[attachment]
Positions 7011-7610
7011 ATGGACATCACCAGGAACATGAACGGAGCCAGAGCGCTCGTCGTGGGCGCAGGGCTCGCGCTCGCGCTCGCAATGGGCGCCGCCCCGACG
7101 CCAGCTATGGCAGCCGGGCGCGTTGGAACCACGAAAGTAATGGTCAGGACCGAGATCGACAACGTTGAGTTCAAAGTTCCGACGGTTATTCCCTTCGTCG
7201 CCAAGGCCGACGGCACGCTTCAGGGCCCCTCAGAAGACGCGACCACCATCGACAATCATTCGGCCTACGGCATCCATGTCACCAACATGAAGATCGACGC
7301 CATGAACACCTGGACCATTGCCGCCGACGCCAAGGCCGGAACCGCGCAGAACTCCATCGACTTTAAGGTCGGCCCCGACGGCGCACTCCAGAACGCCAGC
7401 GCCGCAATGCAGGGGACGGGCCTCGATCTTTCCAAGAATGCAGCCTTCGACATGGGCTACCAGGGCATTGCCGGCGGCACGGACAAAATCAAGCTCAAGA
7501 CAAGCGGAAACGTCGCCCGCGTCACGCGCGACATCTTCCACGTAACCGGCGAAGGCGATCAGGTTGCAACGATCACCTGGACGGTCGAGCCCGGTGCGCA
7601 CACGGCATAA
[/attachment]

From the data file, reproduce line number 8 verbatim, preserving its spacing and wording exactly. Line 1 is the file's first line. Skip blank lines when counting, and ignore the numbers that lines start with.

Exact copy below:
7601 CACGGCATAA